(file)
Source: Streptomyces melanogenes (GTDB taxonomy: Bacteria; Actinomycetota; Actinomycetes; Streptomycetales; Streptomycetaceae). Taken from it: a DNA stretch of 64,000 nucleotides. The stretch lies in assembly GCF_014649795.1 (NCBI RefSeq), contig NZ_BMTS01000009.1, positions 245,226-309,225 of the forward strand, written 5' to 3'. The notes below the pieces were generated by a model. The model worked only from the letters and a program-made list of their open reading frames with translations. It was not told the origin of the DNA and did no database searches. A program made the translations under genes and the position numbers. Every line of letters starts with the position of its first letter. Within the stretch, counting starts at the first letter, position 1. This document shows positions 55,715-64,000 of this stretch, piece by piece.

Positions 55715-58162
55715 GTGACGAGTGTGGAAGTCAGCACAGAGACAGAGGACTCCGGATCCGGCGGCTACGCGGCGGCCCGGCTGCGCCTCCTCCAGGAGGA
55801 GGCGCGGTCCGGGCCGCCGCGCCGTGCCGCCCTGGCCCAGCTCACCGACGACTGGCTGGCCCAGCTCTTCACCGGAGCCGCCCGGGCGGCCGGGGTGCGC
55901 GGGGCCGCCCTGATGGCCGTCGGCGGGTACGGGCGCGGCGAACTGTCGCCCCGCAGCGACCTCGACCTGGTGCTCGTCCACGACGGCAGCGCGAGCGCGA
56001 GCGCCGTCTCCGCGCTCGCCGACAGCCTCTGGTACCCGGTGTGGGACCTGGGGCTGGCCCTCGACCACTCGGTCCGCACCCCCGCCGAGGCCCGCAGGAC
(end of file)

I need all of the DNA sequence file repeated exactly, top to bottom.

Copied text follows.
Source: Streptomyces melanogenes (GTDB taxonomy: Bacteria; Actinomycetota; Actinomycetes; Streptomycetales; Streptomycetaceae). Taken from it: a DNA stretch of 64,000 nucleotides. The stretch lies in assembly GCF_014649795.1 (NCBI RefSeq), contig NZ_BMTS01000009.1, positions 245,226-309,225 of the forward strand, written 5' to 3'. The notes below the pieces were generated by a model. The model worked only from the letters and a program-made list of their open reading frames with translations. It was not told the origin of the DNA and did no database searches. A program made the translations under genes and the position numbers. Every line of letters starts with the position of its first letter. Within the stretch, counting starts at the first letter, position 1. This document shows positions 55,715-64,000 of this stretch, piece by piece.

Positions 55715-58162
55715 GTGACGAGTGTGGAAGTCAGCACAGAGACAGAGGACTCCGGATCCGGCGGCTACGCGGCGGCCCGGCTGCGCCTCCTCCAGGAGGA
55801 GGCGCGGTCCGGGCCGCCGCGCCGTGCCGCCCTGGCCCAGCTCACCGACGACTGGCTGGCCCAGCTCTTCACCGGAGCCGCCCGGGCGGCCGGGGTGCGC
55901 GGGGCCGCCCTGATGGCCGTCGGCGGGTACGGGCGCGGCGAACTGTCGCCCCGCAGCGACCTCGACCTGGTGCTCGTCCACGACGGCAGCGCGAGCGCGA
56001 GCGCCGTCTCCGCGCTCGCCGACAGCCTCTGGTACCCGGTGTGGGACCTGGGGCTGGCCCTCGACCACTCGGTCCGCACCCCCGCCGAGGCCCGCAGGAC